Fortune, and endurance
Jim Fortune rode 400 miles on a motorcycle, wanting to give up, but never giving in. His success in real estate echoed that will. At the end of the year, Fortune will close the chapter on that episode too.
WEBSTER CITY — At the end of the year, when he locks the office a final time, Jim Fortune will be closing the door on a long real estate career in this Hamilton County town.
On Jan. 1, Jim Fortune Realty will no longer exist.
But that’s only the end of the most recent chapter of Fortune’s life. There have been others, now closed, but no less interesting for being in the past.
Take, for instance, his relationship with his big brother, Leonard Fortune.
“He’s nine and a half years older than me, and I idolized him because he had motorcycles and I always wanted a motorcycle,” Jim Fortune said.
The Fortune boys grew up on the west end of Webster City with their father, Glen, and their mother, Alice.
Jim Fortune graduated from Webster City High School in 1963 and went work for his brother.
“I worked for my brother for a couple years; then I got drafted.”
He didn’t go to Vietnam. Instead, he was stationed in France and Germany.
“I served in the Army. I was a company clerk.”
But first he was a carpenter.
“Their interpretation of a carpenter and mine were two different things,” he recalled. “Their interpretation was digging ditches and I decided I didn’t want to be doing dirt digging. So, I had a fairly high clerical score and they needed somebody in the office.”
Eventually, motorcycles roared back into his life. It was 1967.
“I went to work for my brother again. He had a Honda shop here in Webster City called Webster City Honda. And then I went to work for him in Fort Dodge.” Leonard Fortune had opened another Honda shop there.
For 10 years, he managed his brother’s business and indulged in his passion for two wheels.
“That’s all I could think about as a kid. I had a Doodle Bug that was made over here at the plant (in Webster City). Had two of them, actually. The first one I got, I destroyed it. We did things with it you shouldn’t do with it: jumping ramps and things like that.”
He was 13 when he owned his first Bug. He paid for it by delivering newspapers for The Daily Freeman-Journal. “I got about $50 in a month. I think I paid $40 for this Doodle Bug.”
But the Doodle Bug wasn’t a fit for the kind of riding he liked.
“Cross country mostly. I did some motocross.”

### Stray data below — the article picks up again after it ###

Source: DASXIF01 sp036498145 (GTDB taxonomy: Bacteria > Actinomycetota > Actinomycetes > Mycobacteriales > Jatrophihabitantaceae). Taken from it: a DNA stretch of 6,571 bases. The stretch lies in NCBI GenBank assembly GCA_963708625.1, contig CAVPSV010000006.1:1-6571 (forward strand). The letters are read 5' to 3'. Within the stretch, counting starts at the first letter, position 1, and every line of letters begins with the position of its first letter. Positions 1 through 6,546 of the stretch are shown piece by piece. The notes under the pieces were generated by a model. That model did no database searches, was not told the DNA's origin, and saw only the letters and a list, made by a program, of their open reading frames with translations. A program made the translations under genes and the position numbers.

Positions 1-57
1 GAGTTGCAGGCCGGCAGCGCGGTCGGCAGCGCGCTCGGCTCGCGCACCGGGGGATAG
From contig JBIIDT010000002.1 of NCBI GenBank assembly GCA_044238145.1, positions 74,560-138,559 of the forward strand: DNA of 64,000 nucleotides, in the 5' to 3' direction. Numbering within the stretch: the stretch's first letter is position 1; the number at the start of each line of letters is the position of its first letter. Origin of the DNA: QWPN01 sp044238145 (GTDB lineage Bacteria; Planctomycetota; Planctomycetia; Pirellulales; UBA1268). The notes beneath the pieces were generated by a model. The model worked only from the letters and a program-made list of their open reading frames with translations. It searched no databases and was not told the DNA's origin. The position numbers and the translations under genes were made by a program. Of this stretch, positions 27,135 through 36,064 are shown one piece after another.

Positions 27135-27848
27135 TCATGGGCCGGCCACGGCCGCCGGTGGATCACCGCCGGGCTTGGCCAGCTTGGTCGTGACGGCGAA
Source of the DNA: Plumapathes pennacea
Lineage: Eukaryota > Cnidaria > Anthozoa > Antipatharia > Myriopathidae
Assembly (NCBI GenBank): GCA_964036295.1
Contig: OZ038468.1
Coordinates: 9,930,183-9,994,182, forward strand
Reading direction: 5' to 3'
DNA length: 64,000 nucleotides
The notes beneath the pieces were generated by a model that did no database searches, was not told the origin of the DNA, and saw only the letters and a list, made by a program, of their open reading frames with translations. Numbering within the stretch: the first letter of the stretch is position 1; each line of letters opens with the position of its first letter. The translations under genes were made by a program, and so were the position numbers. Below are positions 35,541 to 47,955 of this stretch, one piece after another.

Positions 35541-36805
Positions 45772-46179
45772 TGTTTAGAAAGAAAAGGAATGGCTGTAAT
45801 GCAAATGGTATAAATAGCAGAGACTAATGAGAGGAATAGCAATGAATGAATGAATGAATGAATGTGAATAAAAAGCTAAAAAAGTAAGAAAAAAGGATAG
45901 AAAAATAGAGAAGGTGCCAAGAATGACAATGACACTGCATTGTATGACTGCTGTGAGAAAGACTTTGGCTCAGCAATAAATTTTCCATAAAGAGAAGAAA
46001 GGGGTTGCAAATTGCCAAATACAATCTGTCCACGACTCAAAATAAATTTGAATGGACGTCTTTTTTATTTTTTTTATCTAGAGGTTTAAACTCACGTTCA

He raced a lot.
“I suppose a couple hundred.”
Jim Fortune raced competitively from 1967 to 1974, when he won one of the biggest events he could compete in, an endurance race in Lansing, Michigan.
“It was called the Jack Pine National Enduro. Oh, there were several hundred.”
The timed, two-day event covered 400 miles.
“It was all off-road, so it was water, mud, hills, trees. It was upstate Michigan.”
Jim Fortune topped the field on a Husqvarna, according to Jack Pine records.
It was a long 400 miles.
“You get some information as far as map and you got your clocks so you could kind of figure out where you were at,” Fortune said.
He admits that he wanted to quit. “Yeah, because it was so long.”
Instead, he switched gears. In the late 1970s, real estate began to look tempting. So he went to work for Runkle Realty in Fort Dodge.
Eventually, though he opened his own place in Webster City.
“Down on Willson Avenue. There used to be a place called Pucci’s Pizza right on the corner of Willson Avenue and Main Street. There was a little office behind that pizza place. That’s where I opened up because it was inexpensive.”
Jim Fortune Real Estate was born. In the fall of 1983 he built an office on the main thoroughfare into town, Superior Street. Three other agents worked with him.
Today, Sandy van Hauen and Carol Lemon still work with him. When he closes the firm, van Hauen will move on to another location; Lennon will retire. His own plans will depend on his health. He was diagnosed with brain cancer in August 2017. Fortunately, his wife, Mary, owns a Shanti Rejuvenation Center in town.
Looking back on the 35 years since he first opened the door on that new office, he sees that the changes in the world of real estate are every bit as variable as the conditions he faced from the seat of a motorcycle across 400 miles.
“Everything” has changed, he said. “Technology to sell it, and the size of the houses. Cost. Everything. … Back then when I first started selling real estate a two-car garage was a real luxury. Now, it’s got to be a three-car.”
And even though there are rumblings of millennials not wanting to buy houses, Fortune uses what he has learned in the endurance race that is his life to forecast what’s ahead.
“Well, everybody wants to own a home.”